If you are over age 50, there are plenty of options to keep your mind and body active and healthy as you age. One of the most effective is cognitive exercise, such as brain games like chess or crossword puzzles, which can help stave off memory loss and mental decline as you get older. Here are some more benefits of chess and other brain games for loved ones.
Help in Slowing Down Cognitive Decline
According to research, adults who frequently engage in mind games—such as chess, Scrabble, and other board games that require strategic thinking—may have better brain health as they age. In a recent study, researchers from Johns Hopkins University reported that playing card and board games might help slow down cognitive decline among the elderly. Participants between ages 55 and 85 played two types of strategy-based games. Those who played role-playing video games experienced increased brain activity similar to younger people after a learning task, while those who played a board game showed increased memory performance. The findings suggest that stimulating your brain with problem-solving is good for memory recall later in life.
Positive Social and Emotional Impact
One reason to play brain games with loved family members is to help them feel like they are still contributing something valuable and meaningful to society. Many loved ones feel as though there is no longer a place for them in our society and that they have nothing to contribute. Using chess and other games to mentally stimulate family members can help give them confidence and teach them that there is still value in their lives. The benefits of chess and other brain games do not stop at just contributing social value: mental stimulation can be just as important as physical activity when it comes to health.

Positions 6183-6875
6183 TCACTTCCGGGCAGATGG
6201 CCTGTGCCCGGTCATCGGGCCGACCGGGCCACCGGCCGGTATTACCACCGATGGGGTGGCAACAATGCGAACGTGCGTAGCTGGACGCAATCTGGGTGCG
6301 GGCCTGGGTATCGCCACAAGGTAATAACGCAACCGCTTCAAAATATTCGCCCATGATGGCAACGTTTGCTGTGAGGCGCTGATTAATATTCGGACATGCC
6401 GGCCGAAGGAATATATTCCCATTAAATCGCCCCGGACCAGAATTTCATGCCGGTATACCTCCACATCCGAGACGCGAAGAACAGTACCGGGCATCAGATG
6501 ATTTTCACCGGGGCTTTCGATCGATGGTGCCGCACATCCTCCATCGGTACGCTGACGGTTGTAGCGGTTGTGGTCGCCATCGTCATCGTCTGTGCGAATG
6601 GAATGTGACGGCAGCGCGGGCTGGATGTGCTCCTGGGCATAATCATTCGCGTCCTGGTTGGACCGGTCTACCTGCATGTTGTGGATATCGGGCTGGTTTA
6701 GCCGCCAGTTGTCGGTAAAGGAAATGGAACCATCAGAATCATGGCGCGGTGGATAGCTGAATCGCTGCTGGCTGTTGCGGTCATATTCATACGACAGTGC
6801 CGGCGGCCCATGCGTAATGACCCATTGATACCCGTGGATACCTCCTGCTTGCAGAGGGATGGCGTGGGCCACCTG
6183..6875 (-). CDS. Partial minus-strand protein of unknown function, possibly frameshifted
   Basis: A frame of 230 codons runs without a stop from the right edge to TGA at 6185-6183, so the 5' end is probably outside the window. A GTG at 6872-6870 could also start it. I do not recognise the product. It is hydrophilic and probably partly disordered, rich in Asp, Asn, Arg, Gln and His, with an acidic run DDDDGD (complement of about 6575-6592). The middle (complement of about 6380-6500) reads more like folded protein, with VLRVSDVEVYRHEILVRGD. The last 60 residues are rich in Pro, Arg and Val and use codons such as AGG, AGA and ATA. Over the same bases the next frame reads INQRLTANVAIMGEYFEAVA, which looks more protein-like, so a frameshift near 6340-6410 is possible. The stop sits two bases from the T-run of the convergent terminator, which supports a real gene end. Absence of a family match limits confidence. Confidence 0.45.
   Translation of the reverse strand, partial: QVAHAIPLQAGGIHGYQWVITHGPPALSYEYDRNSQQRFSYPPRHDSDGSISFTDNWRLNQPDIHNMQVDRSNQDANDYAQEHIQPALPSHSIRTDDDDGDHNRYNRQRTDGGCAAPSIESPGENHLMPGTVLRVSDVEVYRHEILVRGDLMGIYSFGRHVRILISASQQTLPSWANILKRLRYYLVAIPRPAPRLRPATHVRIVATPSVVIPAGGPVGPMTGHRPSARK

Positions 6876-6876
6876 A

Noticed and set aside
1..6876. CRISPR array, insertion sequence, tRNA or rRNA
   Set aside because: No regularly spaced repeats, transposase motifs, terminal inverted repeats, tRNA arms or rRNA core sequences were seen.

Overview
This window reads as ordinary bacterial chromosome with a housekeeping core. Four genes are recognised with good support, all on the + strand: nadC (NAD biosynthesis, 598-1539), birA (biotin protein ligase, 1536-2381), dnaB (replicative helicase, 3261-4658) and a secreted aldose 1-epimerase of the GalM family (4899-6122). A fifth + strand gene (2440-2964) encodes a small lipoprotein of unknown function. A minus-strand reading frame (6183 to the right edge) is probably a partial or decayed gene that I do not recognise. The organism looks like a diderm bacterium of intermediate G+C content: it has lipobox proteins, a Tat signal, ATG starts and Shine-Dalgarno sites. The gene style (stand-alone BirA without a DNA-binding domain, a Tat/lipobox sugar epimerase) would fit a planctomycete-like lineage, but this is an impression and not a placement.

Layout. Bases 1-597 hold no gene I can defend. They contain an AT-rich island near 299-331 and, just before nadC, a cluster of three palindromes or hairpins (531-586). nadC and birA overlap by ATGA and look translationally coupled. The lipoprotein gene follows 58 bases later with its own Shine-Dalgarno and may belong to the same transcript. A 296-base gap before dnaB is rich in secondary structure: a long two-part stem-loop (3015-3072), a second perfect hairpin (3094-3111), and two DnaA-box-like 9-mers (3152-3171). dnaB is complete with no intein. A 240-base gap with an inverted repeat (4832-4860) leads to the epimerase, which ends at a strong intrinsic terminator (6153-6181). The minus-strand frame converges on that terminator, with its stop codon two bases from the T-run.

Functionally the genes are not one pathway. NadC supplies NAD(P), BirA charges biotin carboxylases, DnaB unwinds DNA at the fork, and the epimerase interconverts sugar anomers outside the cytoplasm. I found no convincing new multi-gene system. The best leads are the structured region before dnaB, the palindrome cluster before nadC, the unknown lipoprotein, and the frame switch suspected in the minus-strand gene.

Help Connect with Loved Ones
While chess and other brain games offer many benefits for people of all ages, one of the most exciting is that they can help us remain independent longer. Connecting with family and friends is an important part of staying engaged and healthy as you age. If you are struggling to communicate with loved ones, do not give up! Use games as a way to spark your loved one’s interest and reconnect through play.
Learning a New Skill Can Cause Positive Health and Wellness Benefits
A new study suggests that learning a new skill may provide health and wellness benefits for loved ones. A study shows people who learn a new skill, such as playing chess or using a computer, experience fewer memory problems over time than those who do not. A team of researchers has found that cognitively normal adults over age 70 who learned a new skill showed slowed memory decline compared to their peers who did not learn any skills during that period.
Research has found that chess increases our ability to focus on a single task and focus for more extended periods. Studies have shown that playing chess regularly leads to improved scores on tests involving concentration, mental flexibility, and multitasking. This is due to a number of factors—from improved memory capacity and enhanced reading skills, which will enhance a player’s understanding of a game’s complex rules, to greater creativity in problem-solving. Playing chess also helps you develop your working memory—the part of your brain responsible for problem-solving and language comprehension.